He was a lawyer for the Vilmos Deutsch Company, owned by his father-in-law, and the Fejer and Danos Architectural firm, in which his brother-in-law was a partner. He also managed the Deutsch family real estate holdings. In January 1941, Bela’s health started to fail. He had a heart attack on August 3, 1942, and spent a month in the hospital.
    On March 19, 1944, German forces occupied Hungary and anti-Jewish decrees were put in place; Jews had to wear Star of David armbands, move into ghettos, and deportations to concentration camps began. Bela again fell ill on April 25, and was admitted to the hospital. The next day, he received his first notice to report to an internment camp, but he was exempted because he was in the hospital. He was released, and on May 11, 1944, the Krausz family moved into the Veres family apartment in Pest. Bela was on a list of prominent lawyers created by Hungarian Nazis, and on May 31, he was arrested and detained at a school on Rokk Szilard Street. On June 19, Lenke and Kati visited him; they received their last communication from Bela on July 1. He was taken to an unknown camp and murdered.
    Lenke Deutsch was born in 1887 in Budapest, Hungary, to Orthodox Jewish parents. Her father Vilmos , a grain dealer, was born in 1855 in Tolna, Hungary, and her mother, Iren, was born in 1864 in Budapest. Lenke had 5 siblings, all born in Budapest: Laszlo in 1884, Berta in 1885, Anni in 1886, Armin in 1890, and Renee in 1892. Her parents were Orthodox but they did not require their children to be observant. She married Bela Krausz, a lawyer, on March 20, 1910, in Budapest, and they had 2 children, Kati, born on April 16, 1911, and Gabor, on March 20, 1915, both in Budapest. The family kept a Kosher house and observed the holidays.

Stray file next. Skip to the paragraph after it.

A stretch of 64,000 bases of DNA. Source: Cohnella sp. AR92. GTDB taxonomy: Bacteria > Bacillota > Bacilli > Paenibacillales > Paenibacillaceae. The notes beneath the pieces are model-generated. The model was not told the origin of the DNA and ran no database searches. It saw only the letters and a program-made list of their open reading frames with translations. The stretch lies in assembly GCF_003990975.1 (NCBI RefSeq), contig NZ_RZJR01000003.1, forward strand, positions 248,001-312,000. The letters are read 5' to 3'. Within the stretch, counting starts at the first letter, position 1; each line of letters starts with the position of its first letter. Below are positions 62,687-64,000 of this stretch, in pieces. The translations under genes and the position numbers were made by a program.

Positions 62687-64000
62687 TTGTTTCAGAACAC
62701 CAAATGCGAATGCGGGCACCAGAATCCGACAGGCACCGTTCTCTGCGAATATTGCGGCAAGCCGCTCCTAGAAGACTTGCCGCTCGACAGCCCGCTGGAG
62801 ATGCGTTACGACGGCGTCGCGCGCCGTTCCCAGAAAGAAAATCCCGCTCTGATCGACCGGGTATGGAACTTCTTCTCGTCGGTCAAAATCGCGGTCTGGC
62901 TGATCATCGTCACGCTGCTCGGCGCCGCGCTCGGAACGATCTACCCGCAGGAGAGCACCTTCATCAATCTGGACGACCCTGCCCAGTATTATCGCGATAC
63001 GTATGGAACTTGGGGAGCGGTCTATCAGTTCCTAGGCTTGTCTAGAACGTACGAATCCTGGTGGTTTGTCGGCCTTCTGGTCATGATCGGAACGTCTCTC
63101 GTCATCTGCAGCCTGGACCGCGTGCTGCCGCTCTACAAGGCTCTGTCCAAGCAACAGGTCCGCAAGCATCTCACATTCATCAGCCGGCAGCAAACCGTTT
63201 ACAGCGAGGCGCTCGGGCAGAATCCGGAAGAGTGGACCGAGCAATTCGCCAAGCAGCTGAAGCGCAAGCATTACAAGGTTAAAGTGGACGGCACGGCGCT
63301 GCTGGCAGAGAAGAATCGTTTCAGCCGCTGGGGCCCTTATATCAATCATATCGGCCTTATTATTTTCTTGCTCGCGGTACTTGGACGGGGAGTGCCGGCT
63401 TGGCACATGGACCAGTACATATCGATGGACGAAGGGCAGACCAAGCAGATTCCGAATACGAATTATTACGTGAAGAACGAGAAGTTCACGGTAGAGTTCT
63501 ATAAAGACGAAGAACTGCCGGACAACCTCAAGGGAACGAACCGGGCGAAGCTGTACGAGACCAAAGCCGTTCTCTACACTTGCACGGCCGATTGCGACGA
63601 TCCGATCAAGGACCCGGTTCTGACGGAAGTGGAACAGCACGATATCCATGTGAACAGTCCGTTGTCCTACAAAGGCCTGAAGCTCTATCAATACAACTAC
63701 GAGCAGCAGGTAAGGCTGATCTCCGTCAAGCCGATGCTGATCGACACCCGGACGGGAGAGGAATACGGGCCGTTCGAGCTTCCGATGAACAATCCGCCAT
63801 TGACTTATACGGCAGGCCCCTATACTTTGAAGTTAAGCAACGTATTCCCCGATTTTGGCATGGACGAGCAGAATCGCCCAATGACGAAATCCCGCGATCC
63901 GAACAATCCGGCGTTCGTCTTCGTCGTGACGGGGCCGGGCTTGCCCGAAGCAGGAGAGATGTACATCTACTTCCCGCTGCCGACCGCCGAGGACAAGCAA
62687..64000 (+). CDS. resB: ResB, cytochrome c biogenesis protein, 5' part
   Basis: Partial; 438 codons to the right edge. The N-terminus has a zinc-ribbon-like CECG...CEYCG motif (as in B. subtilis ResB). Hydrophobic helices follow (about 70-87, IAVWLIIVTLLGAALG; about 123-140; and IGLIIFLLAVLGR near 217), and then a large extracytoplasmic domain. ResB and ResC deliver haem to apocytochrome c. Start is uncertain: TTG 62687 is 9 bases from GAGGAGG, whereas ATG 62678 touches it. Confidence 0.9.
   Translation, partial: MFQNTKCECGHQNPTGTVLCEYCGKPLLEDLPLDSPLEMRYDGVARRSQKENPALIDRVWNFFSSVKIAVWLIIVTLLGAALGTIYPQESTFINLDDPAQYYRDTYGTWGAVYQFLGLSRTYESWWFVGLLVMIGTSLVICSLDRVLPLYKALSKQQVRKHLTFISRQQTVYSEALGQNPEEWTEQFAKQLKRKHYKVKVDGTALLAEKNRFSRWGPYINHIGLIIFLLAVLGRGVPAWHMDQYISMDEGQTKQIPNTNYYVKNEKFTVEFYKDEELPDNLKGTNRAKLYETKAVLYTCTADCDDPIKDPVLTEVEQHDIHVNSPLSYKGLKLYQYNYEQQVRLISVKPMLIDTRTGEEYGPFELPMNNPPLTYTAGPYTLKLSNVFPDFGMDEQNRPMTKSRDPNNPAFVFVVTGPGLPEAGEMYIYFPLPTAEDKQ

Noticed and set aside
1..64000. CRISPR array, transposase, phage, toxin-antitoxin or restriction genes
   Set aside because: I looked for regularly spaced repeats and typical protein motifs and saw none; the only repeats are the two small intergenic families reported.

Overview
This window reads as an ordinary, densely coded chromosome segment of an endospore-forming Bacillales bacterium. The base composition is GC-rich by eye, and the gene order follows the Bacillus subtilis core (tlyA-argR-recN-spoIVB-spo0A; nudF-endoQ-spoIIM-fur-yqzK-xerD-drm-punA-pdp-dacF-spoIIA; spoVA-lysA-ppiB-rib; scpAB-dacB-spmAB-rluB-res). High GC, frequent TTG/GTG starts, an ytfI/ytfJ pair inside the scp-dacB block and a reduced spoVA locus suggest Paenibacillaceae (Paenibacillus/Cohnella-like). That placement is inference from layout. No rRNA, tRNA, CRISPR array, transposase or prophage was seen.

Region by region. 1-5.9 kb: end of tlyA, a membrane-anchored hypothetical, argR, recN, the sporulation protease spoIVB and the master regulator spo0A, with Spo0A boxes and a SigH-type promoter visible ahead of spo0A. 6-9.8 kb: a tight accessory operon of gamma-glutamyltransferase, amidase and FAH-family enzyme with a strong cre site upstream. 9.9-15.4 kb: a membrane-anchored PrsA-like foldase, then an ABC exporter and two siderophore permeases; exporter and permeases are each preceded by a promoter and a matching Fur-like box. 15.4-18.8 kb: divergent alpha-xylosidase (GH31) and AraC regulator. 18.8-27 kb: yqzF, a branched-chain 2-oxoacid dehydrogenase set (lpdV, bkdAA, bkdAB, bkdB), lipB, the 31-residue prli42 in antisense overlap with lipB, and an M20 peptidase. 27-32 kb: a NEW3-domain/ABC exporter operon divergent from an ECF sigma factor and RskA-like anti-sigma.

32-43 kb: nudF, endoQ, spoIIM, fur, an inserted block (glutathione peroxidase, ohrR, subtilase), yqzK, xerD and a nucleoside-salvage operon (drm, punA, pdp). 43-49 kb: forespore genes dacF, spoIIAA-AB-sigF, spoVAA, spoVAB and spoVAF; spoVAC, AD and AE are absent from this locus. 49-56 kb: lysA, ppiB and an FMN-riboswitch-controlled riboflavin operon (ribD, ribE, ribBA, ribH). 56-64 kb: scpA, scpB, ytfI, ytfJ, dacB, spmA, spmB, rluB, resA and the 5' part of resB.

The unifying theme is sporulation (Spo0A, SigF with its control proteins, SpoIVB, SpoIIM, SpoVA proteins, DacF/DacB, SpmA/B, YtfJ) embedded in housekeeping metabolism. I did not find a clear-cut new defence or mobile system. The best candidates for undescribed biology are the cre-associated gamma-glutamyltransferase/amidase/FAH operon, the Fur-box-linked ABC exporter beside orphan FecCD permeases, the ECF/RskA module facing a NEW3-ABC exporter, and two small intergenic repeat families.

On March 19, 1944, German forces occupied Hungary and anti-Jewish decrees were put in place; Jews had to wear Star of David armbands, move into designated buildings, and deportations to concentration camps began. Bela became ill and was admitted to the hospital on April 25; the next day, his first notice to report to an internment camp came, but he was spared as he was still in the hospital. On May 3, 1944, apartments and houses belonging to Jews were registered and labeled with a yellow star. Lenke, Bela, Kati, and their grandson Peter, moved in with Kati’s in laws, Armin and Sari Veres, on May 11. During bombing raids, the family would hide in the basement. By June 23, all Jews had to move into yellow star buildings, one family per room. The Veres apartment was not in a yellow star building, and both families moved in with a Veres family friend. On May 31, Bela was again arrested and detained; Lenke and Kati visited him on June 19. Her second grandson, Paul, was born on June 21, 1944. Lenke received her last communication from Bela on July 1, before he was deported to an unknown camp and murdered.